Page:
d) Current Transfers
Net current transfers in the second quarter of 2006 expanded to US$3.31 billion from the year-ago level of US$2.88 billion due to strong remittances from non-resident OFWs which reached US$3.07 billion during the quarter. The 13.7 percent rise was due mainly to the combined impact of rising demand for highly skilled and higher-paid Filipino workers and increased access of a greater number of overseas Filipinos to commercial banks and private remittance agents. The government and private sector initiatives to enhance workers’ competence through skills upgrading, technical training and better education have contributed largely to the increasing preference for the Philippines as a source of skilled labor. Net current transfers from foreign government institutions as well as gifts and donations from migrants also contributed to the 14.7 percent improvement of the current transfers account during the quarter in review. These positive developments drove the current transfers in the first six months of the year to expand by 15.6 percent to US$6.27 billion.
Capital and Financial Account
The capital and financial account yielded a deficit of US$1.74 billion in the second quarter of 2006, a reversal from the US$2.25 billion surplus in the same quarter last year. This developed on account of the net outflows registered in both portfolio and other investments—mostly repayment of loans and bonds—which negated the effect of higher net inflows posted by both direct investments and financial derivatives. As a result, the capital and financial account balance for the first semester likewise reverted to a net outflow of US$1.14 billion from a net inflow of US$3.91 billion.
a) Direct Investments
The direct investment account surplus widened to US$636 million in the second quarter of 2006, more than five times the year-ago level of US$117 million. Non-residents’ investments surged to US$633 million compared to US$136 million in the same quarter in 2005 as the other capital account—representing primarily inter-company accounts between investee companies and their corresponding foreign direct investors— reversed to a net inflow of US$433 million. This more than offset the net outflow of US$42 million in the reinvested earnings account. Net equity capital placements also improved by 19.2 percent to US$242 million during the quarter in review.
These favorable developments brought the net inflows in direct investments to US$967 million in the first half of 2006, or an increase of 53.5 percent from the year-ago level of US$630 million. Foreign direct investments in the Philippines rose to US$996 million, up by 47.6 percent from last year’s level. Bulk of the capital placements were infused to the manufacturing; services; financial intermediation and real estate sectors.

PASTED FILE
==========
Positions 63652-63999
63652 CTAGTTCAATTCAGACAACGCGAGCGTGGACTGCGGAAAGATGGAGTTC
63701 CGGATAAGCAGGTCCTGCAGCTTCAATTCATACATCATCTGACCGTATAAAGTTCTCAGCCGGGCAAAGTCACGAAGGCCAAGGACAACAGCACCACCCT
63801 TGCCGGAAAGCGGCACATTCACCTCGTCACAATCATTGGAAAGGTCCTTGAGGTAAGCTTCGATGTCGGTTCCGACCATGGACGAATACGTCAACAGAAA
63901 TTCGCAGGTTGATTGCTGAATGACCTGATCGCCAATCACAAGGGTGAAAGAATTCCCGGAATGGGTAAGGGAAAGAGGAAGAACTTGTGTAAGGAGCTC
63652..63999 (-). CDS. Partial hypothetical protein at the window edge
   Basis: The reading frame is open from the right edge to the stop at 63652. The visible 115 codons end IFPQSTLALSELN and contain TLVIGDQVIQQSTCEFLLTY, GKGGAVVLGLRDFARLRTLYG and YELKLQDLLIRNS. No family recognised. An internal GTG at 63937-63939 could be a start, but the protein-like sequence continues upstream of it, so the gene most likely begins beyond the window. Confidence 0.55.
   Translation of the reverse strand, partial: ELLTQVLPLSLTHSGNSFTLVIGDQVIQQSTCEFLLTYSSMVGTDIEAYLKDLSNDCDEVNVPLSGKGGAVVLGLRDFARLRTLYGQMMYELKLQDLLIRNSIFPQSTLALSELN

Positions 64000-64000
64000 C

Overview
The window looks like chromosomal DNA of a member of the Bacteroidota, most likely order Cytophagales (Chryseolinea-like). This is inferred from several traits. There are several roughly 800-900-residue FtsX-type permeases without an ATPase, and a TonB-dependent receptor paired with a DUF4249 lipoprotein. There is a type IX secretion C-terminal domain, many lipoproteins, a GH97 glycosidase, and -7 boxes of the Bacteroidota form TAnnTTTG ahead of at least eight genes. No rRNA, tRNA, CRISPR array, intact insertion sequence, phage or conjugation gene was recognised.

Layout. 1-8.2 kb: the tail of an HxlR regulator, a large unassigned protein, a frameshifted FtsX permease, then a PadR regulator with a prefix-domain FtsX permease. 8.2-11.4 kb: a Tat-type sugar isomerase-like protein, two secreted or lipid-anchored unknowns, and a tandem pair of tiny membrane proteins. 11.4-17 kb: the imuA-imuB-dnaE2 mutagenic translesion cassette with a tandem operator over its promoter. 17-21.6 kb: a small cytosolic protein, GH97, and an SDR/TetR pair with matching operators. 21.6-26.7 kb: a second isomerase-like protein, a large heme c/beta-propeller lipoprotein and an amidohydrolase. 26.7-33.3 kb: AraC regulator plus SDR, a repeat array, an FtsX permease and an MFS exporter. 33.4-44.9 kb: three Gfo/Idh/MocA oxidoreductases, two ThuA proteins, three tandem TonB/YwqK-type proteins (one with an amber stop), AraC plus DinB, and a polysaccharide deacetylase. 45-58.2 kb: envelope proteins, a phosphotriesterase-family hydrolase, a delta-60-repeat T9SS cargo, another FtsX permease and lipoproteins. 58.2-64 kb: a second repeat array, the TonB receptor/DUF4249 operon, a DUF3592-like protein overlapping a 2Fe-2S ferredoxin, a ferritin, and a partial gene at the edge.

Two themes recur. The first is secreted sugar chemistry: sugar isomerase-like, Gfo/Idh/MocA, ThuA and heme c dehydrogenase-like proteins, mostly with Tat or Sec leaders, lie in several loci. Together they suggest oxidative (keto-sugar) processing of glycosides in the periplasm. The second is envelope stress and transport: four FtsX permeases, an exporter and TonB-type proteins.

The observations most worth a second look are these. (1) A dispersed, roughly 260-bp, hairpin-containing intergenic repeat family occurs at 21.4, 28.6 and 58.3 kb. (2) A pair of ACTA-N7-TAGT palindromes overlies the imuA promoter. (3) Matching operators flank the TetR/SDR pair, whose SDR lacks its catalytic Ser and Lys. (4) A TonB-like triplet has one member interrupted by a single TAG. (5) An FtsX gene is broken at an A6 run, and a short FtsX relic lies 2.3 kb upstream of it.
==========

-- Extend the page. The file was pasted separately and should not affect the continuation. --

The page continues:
b) Portfolio Investments
The portfolio investment account reversed to a net outflow of US$1.10 billion in the second quarter of 2006 from a net inflow of US$2.06 billion a year ago. The deterioration was due to the combined effects of increased residents’ investments abroad, both in equity and debt securities, and the net repayments of maturing bonds and notes. The decline in the second quarter resulted in the contraction of the net portfolio investment inflows in the first half of the year by 85.8 percent to US$460 million compared to the US$3.25 billion net inflow a year ago. The major contributory factors included: a) lower net investments in equity securities by non-resident private corporations due, in turn, to limited supply of available domestic instruments (e.g., lower amount of initial public offerings issued this year compared to last year); b) lower net bond availments by the public sector (US$1.43 billion); c) net bond repayments by the private sector (US$374 million); and d) net purchase by residents of Philippine debt papers issued offshore (US$739 million). It should be noted that the NG’s repayments included the pretermination in May 2006 of US$411 million Brady bonds originally maturing in 2017.
c) Other Investments
The other investment account reversed to a deficit of US$1.31 billion in the second quarter of 2006 from a surplus of US$54 million a year ago. The turnaround was due mainly to lower loan borrowings, and higher net loan repayments of both the public and private sectors (US$1.31 billion). This led the other investment account to revert to a net outflow of US$2.55 billion during the six-month period from a net inflow of US$39 million in 2005.
The BSP will also release the revised BOP statistics from 1999 to 2005, accompanied by technical notes, to reflect updates, late entries and data audit, among others.